Tuesday, March 26, 2013

Will the Court defend DOMA?: In Plain English

Amy Howe Editor
Posted Mon, March 25th, 2013 10:41 pm
New York Times
Amy Howe Editor
First, a little bit of background. In 1996, in response to a ruling by the Hawaii Supreme Court which suggested that there might be a constitutional right to same-sex marriage, Congress passed the federal Defense of Marriage Act (DOMA) by large margins in both houses. For purposes of over a thousand federal laws, implicating everything from immigration to federal estate taxes, DOMA defines “marriage” as a union between a man and a woman.
Like the Clinton and Bush administrations before it, the Obama administration originally defended the law against challenges in federal court. That ended in February 2011, when Attorney General Eric Holder announced that the President regarded the law as unconstitutional and had instructed the Department of Justice not to defend the statute any longer. Several House Republican leaders, in their role as part of the House’s Bipartisan Legal Advisory Group (BLAG), then stepped in to defend DOMA in court.
As various challenges to DOMA wound their way through the legal system, last year not one but two federal courts of appeals struck down the law as unconstitutional. And although the Supreme Court grants review of only about one percent of the cases that it is asked to hear every year, it has a near-perfect track record of granting review when a lower court rules that a federal law violates the Constitution. Thus, the question then became not whether the Court would weigh in on DOMA, but in which case.
The Court answered that question on December 7, 2012, when it granted review in United States v. Windsor, a challenge to DOMA that was originally filed by Edith Windsor, an octogenarian living in New York City. In 2007, Ms. Windsor had married Thea Spyer, her same-sex partner of over forty years, in Canada. Dr. Spyer died two years later, leaving Ms. Windsor her entire estate – which came with a federal estate tax bill of $363,000, which Ms. Windsor would not have had to pay if she had been married to a man. Along the lines of what it did in the Proposition 8 case, which it granted on the same day, the Court asked the parties to address not only the question of DOMA’s constitutionality, but also whether it could even review the case in the first place. On the latter question, it appointed a “friend of the court,” Harvard law professor Vicki Jackson, to argue that it did not.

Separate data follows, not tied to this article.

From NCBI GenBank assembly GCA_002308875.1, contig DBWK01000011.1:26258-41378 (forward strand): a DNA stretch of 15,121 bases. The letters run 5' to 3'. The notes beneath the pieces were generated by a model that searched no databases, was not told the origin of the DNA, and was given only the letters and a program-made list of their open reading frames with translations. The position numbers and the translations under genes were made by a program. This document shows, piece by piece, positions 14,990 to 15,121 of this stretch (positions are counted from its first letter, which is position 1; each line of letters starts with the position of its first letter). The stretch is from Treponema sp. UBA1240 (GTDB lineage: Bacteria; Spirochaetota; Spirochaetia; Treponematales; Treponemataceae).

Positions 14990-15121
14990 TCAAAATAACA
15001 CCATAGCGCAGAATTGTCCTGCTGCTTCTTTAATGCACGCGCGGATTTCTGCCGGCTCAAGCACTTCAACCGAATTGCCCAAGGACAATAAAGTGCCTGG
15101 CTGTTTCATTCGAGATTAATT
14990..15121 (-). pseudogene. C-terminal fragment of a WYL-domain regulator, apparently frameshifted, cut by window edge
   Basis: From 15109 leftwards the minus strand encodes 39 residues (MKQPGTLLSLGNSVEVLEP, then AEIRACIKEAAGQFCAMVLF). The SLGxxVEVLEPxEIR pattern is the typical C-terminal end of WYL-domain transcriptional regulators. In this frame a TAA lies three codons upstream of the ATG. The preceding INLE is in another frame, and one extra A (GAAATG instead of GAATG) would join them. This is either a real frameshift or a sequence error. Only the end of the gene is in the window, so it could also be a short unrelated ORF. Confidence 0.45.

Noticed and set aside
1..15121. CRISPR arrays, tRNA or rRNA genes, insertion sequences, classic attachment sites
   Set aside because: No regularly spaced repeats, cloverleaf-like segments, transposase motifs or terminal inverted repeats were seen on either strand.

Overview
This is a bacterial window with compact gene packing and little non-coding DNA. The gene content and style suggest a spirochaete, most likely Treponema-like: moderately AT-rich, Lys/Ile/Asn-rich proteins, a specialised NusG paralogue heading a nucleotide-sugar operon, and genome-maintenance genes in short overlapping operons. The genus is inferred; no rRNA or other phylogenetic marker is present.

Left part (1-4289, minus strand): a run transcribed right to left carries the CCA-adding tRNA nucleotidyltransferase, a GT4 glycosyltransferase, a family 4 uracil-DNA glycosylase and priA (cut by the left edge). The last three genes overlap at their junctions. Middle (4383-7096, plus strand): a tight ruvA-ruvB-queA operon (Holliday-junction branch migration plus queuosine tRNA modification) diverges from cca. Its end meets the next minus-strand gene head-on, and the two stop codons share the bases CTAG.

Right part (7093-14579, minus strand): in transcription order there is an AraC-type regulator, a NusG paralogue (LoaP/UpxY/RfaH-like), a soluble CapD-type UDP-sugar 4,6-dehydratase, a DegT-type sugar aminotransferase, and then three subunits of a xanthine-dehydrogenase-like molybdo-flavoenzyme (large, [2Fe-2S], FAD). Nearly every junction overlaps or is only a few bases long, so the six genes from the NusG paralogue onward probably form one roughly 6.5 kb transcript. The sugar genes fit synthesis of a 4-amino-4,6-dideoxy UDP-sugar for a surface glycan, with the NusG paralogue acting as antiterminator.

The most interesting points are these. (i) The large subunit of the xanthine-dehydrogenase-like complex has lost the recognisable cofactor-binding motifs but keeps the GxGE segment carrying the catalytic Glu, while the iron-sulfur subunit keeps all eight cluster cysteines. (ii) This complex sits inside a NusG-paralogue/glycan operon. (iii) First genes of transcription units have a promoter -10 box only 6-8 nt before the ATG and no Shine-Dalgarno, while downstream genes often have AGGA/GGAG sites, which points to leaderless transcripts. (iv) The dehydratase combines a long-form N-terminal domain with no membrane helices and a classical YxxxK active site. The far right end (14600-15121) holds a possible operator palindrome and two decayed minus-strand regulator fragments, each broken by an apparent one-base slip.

Ms. Jackson filed her brief in late January. In it, she argues that BLAG does not have a right to appear in court to defend DOMA because even the full Congress wouldn’t have the right to do so. But even if Congress did, she adds, that still wouldn’t be enough for BLAG, because only Congress – not BLAG – would be injured by the Obama administration’s failure to enforce the statute. Moreover, the Court can’t review the case for the additional reason that the federal government agreed with both Ms. Windsor and the lower court decision that it is now asking the Court to review, and so the case lacks the kind of “case or controversy” that the Constitution requires for the courts to rule.
Both BLAG and the federal government agree with part (but not all) of Jackson’s assessment. Like Jackson, BLAG contends that the United States (and, for that matter, Edith Windsor) cannot contest the lower court’s decision in the Supreme Court because it has gotten everything that it wanted. And because BLAG would be injured if the law were invalidated, it continues, the Court should dismiss the government’s case and grant BLAG’s own case, in which it is seeking review of the lower court’s decision in . . . wait for it . . . Windsor’s case.
For its part, the United States argues that BLAG doesn’t have a right to be in the case, but there is a dispute that would allow the Supreme Court to consider the case: if DOMA is invalid, the federal government will have to give Edith Windsor a tax refund.
Is this a serious question that could prevent the Court from ruling on the constitutionality of DOMA, or is this just the Court covering its bases, as it did in the health care case when it appointed a lawyer to argue that the individual mandate was a tax, and so an obscure nineteenth-century law prohibited the Court from reviewing the mandate until it actually goes into effect in 2014? As you may recall, the Court played a game of legal Twister to allow it to review the mandate, holding that the mandate was not a tax for purposes of the law, but it was nonetheless a tax that Congress could impose using its taxing power. The Court may have fewer options here if at least five Justices believe that it lacks the power to decide the case. However, if the Justices had really suspected a problem before they granted review, they could have opted to review one of the other DOMA challenges in the pipeline instead.